Ellen Glasgow (1873-1945), a native Virginian, is known to have used and perhaps to have originated the term Southern Gothic. Her comments on what she called "the Southern Gothic School" first came in a talk she gave in front of the Friends of the Princeton Library on April 25, 1935. Her talk appeared as an article entitled "Heroes and Monsters" in The Saturday Review of Literature, May 4, 1935. The first use of the term that I have found in American newspapers is in a yearend summary of Southern literature, "Hatred, Small Town Tensions Were Major Themes," written by Harnett T. Kane (1910-1984) and published in the Jackson, Mississippi, Clarion-Ledger on December 19, 1948, page 44. Kane wrote:
Eddison [sic] Marshall, with "Castle in the Swamp," presented a heavily hued Southern Gothic tale in the traditions of "Wuthering Heights."
Although Edison Marshall (1894-1967) was born in my home state of Indiana, he lived for most of his life in the South. He also contributed to Weird Tales, although he didn't know it: his contributions were posthumous. The castle or old manor house is a staple of the Gothic romance. If Wuthering Heights is Gothic, then Jane Eyre is more Gothic still. In 1943, producer Val Lewton and director Jacques Tourneur set Jane Eyre in the global south, in this case the Caribbean, in their film I Walked with a Zombie. There is of course a big house and a woman who comes from the outside to learn its secrets.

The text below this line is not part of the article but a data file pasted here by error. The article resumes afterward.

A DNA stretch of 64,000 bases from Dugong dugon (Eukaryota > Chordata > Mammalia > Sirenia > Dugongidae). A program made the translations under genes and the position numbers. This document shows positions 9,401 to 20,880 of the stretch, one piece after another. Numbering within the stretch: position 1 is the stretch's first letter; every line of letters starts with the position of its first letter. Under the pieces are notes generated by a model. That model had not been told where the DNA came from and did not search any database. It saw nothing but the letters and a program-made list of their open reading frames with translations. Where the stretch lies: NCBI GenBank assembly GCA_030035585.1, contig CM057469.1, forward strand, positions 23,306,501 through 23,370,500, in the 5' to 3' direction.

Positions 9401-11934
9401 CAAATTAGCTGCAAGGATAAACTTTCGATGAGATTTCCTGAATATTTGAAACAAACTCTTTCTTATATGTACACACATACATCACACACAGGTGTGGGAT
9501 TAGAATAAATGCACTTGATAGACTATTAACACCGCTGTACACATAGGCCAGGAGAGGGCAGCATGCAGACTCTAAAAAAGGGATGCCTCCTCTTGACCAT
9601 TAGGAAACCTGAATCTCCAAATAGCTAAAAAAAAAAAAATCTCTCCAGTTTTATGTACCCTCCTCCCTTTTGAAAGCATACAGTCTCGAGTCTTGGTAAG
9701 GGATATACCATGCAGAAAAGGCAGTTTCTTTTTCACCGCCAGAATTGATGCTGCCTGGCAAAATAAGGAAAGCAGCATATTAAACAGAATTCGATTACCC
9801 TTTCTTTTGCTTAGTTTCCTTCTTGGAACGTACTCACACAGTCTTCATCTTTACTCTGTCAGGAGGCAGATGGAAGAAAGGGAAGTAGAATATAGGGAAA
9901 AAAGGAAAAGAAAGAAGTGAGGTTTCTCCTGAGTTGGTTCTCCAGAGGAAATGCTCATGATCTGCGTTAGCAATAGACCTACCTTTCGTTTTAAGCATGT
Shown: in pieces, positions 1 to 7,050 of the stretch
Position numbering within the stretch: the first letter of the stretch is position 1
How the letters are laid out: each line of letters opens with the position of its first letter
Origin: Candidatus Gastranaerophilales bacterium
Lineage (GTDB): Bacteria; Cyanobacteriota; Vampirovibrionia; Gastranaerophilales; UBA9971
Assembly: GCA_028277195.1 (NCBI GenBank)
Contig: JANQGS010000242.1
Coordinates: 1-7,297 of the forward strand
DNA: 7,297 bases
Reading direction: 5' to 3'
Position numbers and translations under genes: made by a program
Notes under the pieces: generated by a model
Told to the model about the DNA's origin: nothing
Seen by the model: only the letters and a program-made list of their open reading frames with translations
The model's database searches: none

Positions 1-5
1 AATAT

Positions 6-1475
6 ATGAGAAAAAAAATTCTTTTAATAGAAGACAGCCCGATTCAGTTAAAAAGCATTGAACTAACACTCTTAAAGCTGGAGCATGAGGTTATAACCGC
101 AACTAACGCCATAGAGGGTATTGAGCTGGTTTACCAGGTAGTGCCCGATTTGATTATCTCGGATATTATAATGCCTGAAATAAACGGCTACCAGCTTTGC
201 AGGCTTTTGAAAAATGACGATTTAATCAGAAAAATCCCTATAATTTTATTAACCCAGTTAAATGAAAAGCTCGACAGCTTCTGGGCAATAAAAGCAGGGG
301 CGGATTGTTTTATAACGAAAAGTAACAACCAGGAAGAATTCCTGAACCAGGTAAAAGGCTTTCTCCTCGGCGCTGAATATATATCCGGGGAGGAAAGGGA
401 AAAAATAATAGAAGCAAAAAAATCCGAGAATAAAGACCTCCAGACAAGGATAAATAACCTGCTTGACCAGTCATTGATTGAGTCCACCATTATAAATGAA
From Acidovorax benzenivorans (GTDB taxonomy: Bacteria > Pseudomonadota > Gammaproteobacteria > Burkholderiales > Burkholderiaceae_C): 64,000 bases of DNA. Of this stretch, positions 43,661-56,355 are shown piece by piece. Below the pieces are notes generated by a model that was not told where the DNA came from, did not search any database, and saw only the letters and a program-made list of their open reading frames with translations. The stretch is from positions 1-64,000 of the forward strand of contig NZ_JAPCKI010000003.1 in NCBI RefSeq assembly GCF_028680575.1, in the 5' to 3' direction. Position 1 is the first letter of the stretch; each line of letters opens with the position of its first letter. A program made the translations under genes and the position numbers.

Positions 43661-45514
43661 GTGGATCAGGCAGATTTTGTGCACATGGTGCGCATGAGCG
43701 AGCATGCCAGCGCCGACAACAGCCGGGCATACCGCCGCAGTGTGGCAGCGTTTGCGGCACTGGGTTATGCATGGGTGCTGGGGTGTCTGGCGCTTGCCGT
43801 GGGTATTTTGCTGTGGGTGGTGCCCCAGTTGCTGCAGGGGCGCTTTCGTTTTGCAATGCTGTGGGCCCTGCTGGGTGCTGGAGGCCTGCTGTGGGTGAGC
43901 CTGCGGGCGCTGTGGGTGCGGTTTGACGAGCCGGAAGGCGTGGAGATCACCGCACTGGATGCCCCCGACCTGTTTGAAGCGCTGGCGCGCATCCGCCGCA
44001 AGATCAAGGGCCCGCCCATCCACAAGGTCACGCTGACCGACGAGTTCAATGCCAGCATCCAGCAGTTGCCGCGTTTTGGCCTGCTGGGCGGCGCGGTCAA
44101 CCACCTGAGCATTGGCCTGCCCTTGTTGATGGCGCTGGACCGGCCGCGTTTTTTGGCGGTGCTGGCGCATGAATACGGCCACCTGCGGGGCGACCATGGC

We should remember in all of this Leslie Fiedler's view of American literature, dazzlingly articulated in his Love and Death in the American Novel (Dell/Delta, revised edition, 1966) and summarized in a couple of quotes:
[. . . ] the American novel is pre-eminently a novel of terror (p. 26)
It is the Gothic form that has been most fruitful in the hands of our best writers [. . .]. (p. 28)
In other words, in essence, all of American literature, or the mainstream of American literature, is Gothic.
Joel Townsley Rogers was also a Southerner. You could call his story "Hark! The Rattle!" a Southern Gothic work, for there is violence and murder, superstition and supernatural workings, poverty and decay, and more than one Southern, grotesque type, including "[a]n old crone," a tobacco-spitting man with yellow eyes and a gun in the crook of his arm--Rogers called him "Poor white trash"--and another old crone, this one an American Indian. Inside their "dreary hut," fashioned from the swamp, is an unseen young woman in the process of giving birth. "He dies!" screams the old Indian woman, pointing at Hammer's friend. "We want his soul!" And so a weird twist unwinds in the story.